July 2nd, 2007
Dear Jim Cramer,
So, your preference for Walgreen over Rite Aid in mid-2005 may have been justified on fundamental grounds but the question remains which might have been the better choice based on charts. What would RAD’s chart as of June 30, 2005 looked like and what would action, if any should have been taken:
RAD presents a dramatically different picture than WAG (see prior posting). Over the previous 5-6 years, Rite Aid was struggling with state and federal suits against management fraud, overly aggressive drug marketing and one of the largest financial restatements in history. By June, 2005, when you made your comparison, RAD was attempting to right itself with new management and new marketing programs.
Obviously, it would have been irresponsible and a violation of fiduciary responsibilities for institutions to invest in RAD but, for individual investors, this could have been an opportunity to take a risky gamble on a turnaround situation.
When a stock falls as much as RAD did after 1999 and hovers so close to $0, most price action can be interpreted as a bottom. No decision should be made until there’s a clear signal of a “rebirth” (in the parlance of Life Cycle Investing) and the likelihood of subsequent development and growth.
As the above chart indicates, RAD was in the process of forming a triangle bottom … a very unreliable bottom pattern formation. A purchase might be indicated if there were a breakthrough of the upper-boundary of the pattern on high volume. Actually, a more prudent decision would be to wait until the stock rebounded above a secondary resistance trendline above a previous high pivot point as indicated with the dashed line.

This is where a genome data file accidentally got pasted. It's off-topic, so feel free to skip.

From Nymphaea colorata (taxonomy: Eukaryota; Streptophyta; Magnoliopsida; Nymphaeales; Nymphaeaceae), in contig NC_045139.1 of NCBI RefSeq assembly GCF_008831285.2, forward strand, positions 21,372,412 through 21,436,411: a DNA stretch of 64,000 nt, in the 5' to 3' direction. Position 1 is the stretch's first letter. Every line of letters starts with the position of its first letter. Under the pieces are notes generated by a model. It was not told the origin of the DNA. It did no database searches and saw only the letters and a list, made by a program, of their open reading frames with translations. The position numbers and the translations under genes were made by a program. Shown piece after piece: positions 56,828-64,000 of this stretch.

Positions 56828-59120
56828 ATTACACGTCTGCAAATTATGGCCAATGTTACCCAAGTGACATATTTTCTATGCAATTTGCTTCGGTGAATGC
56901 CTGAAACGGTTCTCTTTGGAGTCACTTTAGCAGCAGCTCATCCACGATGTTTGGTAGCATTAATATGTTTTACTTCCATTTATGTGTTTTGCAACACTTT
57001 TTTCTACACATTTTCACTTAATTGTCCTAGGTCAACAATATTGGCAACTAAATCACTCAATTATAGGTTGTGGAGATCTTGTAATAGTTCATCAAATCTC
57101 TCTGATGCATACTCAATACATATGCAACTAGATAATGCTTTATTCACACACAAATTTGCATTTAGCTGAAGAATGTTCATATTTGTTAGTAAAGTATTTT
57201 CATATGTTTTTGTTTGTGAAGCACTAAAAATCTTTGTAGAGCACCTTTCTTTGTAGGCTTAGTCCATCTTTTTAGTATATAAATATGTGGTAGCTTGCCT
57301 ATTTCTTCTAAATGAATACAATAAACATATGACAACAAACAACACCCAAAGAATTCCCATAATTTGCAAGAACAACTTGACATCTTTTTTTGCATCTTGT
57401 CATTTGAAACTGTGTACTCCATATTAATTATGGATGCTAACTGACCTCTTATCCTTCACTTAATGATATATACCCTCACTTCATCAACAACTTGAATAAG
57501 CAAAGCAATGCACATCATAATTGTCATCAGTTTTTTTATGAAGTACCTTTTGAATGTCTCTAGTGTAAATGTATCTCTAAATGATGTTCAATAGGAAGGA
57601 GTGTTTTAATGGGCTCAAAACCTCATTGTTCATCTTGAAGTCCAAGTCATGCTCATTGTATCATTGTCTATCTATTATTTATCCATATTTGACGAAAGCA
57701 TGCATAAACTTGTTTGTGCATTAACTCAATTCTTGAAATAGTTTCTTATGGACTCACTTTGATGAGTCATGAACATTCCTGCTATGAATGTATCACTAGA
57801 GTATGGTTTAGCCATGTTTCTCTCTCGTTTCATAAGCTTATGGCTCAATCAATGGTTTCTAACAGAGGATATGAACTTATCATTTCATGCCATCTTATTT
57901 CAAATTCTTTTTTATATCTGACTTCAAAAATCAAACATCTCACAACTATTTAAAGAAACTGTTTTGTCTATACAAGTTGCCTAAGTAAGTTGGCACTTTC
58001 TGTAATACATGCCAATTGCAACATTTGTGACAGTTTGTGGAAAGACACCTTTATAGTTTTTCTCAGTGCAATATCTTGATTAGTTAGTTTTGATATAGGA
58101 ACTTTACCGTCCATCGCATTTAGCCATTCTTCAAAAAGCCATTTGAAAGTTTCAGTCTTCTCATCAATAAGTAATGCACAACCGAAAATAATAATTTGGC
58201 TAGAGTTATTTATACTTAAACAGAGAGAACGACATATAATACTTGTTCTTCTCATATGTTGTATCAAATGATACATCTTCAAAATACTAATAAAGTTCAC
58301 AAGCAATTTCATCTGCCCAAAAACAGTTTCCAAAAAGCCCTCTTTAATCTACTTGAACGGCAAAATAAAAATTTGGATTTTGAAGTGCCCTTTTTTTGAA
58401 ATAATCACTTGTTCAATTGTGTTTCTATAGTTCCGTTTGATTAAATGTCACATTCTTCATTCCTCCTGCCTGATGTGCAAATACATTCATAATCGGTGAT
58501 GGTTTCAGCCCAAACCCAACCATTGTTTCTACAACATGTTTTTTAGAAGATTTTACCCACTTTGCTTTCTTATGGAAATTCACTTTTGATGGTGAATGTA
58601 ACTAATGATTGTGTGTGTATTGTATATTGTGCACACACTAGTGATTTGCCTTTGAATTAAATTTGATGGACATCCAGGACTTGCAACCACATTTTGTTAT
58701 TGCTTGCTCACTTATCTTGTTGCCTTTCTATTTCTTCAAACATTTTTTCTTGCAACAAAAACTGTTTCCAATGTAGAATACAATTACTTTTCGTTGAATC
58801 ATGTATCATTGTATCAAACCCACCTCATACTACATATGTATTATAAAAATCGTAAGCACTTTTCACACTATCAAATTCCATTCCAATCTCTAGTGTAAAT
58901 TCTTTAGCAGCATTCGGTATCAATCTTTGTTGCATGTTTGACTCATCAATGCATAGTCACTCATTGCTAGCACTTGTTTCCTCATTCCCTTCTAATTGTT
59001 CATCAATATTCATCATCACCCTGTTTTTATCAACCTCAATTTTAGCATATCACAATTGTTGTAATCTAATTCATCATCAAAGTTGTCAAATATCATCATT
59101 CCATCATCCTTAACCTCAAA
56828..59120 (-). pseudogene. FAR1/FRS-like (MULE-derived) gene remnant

As I wrote earlier, RAD has gone up nearly 50% since mid-2005, clearly the better of the choice between RAD and WAG. It is now at the a secondary resistance trendline and, if successfully breached with volume, the move could continue to above 9, nearly a 100% move since 2005.
Someone following charting disciplines might have taken a gamble on the break out from the triangle. Even at this point, after successfully negotiating this resistance trendline, a commitment could be made.
Finally, with all the fundamental changes that have taken place at Rite Aid over the past 5 years, RAD may be a “reborn” stock, one that is evolving out of its development phase and entering a new growth phase that could last several years and carry the stock over that time to its previous all-time high above 35.
There’s nothing to say that as a fundamental analyst you might not have come back around to looking RAD again and gotten a much different valuation than you did in 2005. And then, again, you might still decide that it’s more than fairly valued, perhaps even “over-valued”. And in the meantime, you’ve missed the opportunity of making 50%, even 100%.